Government officials advocate community effort to rid coast of seaweed

By GIS

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GIS – Government officials have expressed concern over the effects of a massive buildup of seaweed along Saint Lucia’s eastern shore, and have called on communities and agencies to band together to help rid the coast of the decaying mass.

“It is quite a challenge to deal with,” said Biologist Thomas Nelson from the Department of Fisheries. “The volume of seaweed requires large machinery and other resources, so we would need a number of agencies to come together. It needs to be a collaborative effort.”

The seaweed, which washed up along the island’s shoreline Tuesday, is the free-floating algae, Sargassum. It is a type of large brown seaweed that floats in island-like masses, and is common in the Atlantic Ocean near Bermuda in an area called the Sargasso Sea.

“Around this time, large quantities tend to break off because of ocean currents, and so we have an influx,” Nelson said.

The phenomenon is not particular to Saint Lucia. Sargassum has washed up along the Florida Keys, the Gulf of Mexico coastline and other Caribbean islands. Its effects vary.

“There are some benefits,” Nelson said. “Sargassum habitats provide food and protection for large numbers of juvenile fish species, and can be used as compost by farmers. Traditionally, residents have been known to collect seaweed for use on their farms.”

Former Police Commissioner Aubert Regis, who owns an agricultural farm in the Dennery village, said he has used the algae for the last three years with outstanding results.

“I usually collect it, create a stockpile, allow it to decompose and use that compost as a substitute to commercial fertilizer,” he said. “I have used it successfully over the years.”

In addition, due to its high saline content, Regis also uses it as a deterrent for slugs and African snails.

On the downside, the rapid growth of Sargassum is harmful to marine life. Dennery residents said that as the seaweed washed up on the shore, dead fish, and other marine life washed up with it. The stench of the decomposing seaweed is also an inconvenience.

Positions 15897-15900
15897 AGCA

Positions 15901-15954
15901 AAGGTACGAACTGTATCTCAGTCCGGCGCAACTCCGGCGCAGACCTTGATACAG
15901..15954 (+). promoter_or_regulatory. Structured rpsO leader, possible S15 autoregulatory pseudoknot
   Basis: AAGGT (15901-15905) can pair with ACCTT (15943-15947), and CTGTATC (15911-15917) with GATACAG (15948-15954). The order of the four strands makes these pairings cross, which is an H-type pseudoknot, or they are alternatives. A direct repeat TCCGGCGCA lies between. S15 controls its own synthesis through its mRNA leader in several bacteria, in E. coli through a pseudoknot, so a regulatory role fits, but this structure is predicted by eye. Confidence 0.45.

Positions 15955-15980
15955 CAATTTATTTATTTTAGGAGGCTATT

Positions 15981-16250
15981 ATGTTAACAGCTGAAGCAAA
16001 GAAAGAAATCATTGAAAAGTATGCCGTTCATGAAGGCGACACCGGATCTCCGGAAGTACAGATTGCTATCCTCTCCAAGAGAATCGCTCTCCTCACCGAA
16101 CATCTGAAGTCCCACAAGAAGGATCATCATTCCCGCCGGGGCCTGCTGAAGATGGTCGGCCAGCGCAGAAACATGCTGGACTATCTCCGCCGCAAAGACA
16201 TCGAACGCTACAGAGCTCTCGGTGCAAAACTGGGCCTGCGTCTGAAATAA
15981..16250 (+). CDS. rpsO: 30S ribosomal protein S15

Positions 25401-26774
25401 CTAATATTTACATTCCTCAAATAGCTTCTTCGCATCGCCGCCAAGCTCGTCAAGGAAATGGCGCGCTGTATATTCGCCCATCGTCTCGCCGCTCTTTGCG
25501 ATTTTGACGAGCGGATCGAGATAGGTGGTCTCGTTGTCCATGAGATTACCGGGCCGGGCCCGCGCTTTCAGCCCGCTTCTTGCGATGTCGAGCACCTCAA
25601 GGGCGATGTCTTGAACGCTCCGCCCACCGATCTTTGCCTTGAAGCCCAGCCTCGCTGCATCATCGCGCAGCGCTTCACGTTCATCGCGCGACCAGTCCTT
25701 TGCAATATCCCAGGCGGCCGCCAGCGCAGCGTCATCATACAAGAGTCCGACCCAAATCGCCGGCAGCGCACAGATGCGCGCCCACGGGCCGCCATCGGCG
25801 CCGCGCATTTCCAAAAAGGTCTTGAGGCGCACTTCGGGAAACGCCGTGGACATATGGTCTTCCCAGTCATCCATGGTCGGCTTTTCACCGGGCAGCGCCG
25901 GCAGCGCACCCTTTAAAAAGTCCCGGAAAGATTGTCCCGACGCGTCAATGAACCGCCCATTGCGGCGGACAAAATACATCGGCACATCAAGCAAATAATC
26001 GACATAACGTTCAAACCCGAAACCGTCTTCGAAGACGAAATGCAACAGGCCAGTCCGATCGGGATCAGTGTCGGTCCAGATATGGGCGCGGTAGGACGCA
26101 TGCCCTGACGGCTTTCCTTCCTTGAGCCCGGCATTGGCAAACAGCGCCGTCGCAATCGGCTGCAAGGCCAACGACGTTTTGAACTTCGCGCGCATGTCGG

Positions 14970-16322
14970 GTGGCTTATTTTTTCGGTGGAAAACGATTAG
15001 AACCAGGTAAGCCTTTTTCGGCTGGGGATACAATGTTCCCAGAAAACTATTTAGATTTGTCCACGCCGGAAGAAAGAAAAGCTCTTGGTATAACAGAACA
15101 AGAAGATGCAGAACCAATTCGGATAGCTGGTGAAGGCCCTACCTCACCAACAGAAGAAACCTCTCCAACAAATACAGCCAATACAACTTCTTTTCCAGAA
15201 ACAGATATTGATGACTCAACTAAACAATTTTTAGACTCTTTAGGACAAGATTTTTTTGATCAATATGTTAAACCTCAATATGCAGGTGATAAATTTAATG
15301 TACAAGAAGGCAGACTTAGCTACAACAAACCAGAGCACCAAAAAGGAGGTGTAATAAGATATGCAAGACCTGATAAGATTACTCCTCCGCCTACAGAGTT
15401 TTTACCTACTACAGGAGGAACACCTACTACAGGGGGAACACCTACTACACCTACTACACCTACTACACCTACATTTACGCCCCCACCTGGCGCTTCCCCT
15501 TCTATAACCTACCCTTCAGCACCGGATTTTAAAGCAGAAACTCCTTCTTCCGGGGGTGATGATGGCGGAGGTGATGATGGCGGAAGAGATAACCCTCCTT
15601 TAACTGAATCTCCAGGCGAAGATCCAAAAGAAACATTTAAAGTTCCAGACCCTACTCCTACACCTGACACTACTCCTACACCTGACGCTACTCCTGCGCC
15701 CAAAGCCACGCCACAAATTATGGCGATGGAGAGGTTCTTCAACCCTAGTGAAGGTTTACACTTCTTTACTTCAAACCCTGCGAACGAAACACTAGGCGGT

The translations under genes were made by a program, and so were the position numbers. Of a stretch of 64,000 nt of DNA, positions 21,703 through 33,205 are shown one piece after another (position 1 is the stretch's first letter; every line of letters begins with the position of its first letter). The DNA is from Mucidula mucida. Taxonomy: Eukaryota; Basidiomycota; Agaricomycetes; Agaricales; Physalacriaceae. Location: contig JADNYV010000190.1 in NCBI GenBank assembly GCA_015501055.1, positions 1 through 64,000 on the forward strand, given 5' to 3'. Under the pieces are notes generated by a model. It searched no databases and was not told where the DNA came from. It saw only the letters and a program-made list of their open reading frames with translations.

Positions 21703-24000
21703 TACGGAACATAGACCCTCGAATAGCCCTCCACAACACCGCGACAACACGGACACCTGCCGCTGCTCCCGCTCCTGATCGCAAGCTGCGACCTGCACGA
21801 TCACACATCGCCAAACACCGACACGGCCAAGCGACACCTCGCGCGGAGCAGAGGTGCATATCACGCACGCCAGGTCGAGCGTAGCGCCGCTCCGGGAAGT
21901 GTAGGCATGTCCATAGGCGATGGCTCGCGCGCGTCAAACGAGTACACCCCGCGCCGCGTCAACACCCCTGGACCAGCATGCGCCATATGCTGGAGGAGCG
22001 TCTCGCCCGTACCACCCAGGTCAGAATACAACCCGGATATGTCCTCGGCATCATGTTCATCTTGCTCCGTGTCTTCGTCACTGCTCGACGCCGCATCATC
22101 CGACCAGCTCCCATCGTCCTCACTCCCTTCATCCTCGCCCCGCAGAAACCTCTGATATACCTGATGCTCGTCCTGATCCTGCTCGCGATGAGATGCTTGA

“Excess Sargassum, as it decomposes, will lessen the amount of oxygen available for marine life. It also impedes circulation which interrupts the flow of water, so it creates conditions that are not conducive to marine life,” Nelson explained, “but it is important to note that it does not flourish in our waters so it doesn’t pose a permanent threat.”

According to the US Department of Environmental Conservation (DEC), the rapid growth of seaweed, also called an algae bloom, is caused when a body of water gets too much nitrogen and phosphorus due to intensive agricultural practices, industrial activities and sewage runoff. These pollutants enter the water, causing the excessive growth of algae.

Saint Lucia can expect to experience the largest deposits of Sargassum during the months of July and August. As such, officials are appealing for collaboration to rid the coast of the seaweed.

“With a community effort, the situation can be alleviated,” Nelson said.

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7 comments

  1. Other Uses of Seaweeds
    http://www.fao.org/docrep/006/y4765e/y4765e0c.htm#TopOfPage

    Nuff said.
    Let's go mek some money!!!

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    • The FAO paper is really interesting, everybody commenting about the fertilizing power of the Sargassum should read it.
      I just don't get how the industries manage to wash the salt out.

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  2. The village and town councils should lead the way in this endeavor. Organize beach parties to pay the unemployed to remove the menace. We love to party.

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  3. I guess the government should provide transportation for it to their houses as well. Be realistic theres nothing much that can be done , why as a community people cannot get together and make use of the bloody seaweed? Does the Government really need to spoon feed everybody chpz

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  4. Are you kidding me? Government is abdicating its responsibility.

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    • Given the scope and extent of the pollution, it is beyond the resources of ordinary people to do the clean-up on their own. This needs a coordinated effort.
      Saint Lucians have not learnt to take our environment seriously. Besides, what are all those lazy overpaid SLP ministers being given a salary to do? Is it just to smother us with idle talk?
      Come on! Lead by example. Where is the productivity? Let us see you working for your inflated pay and over-generous pension for a change!

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  5. yes the people in the communities shud help...but they don't hav spade, or fork, or even boots to go through the seaweed. so if tools are provided the people will come out.

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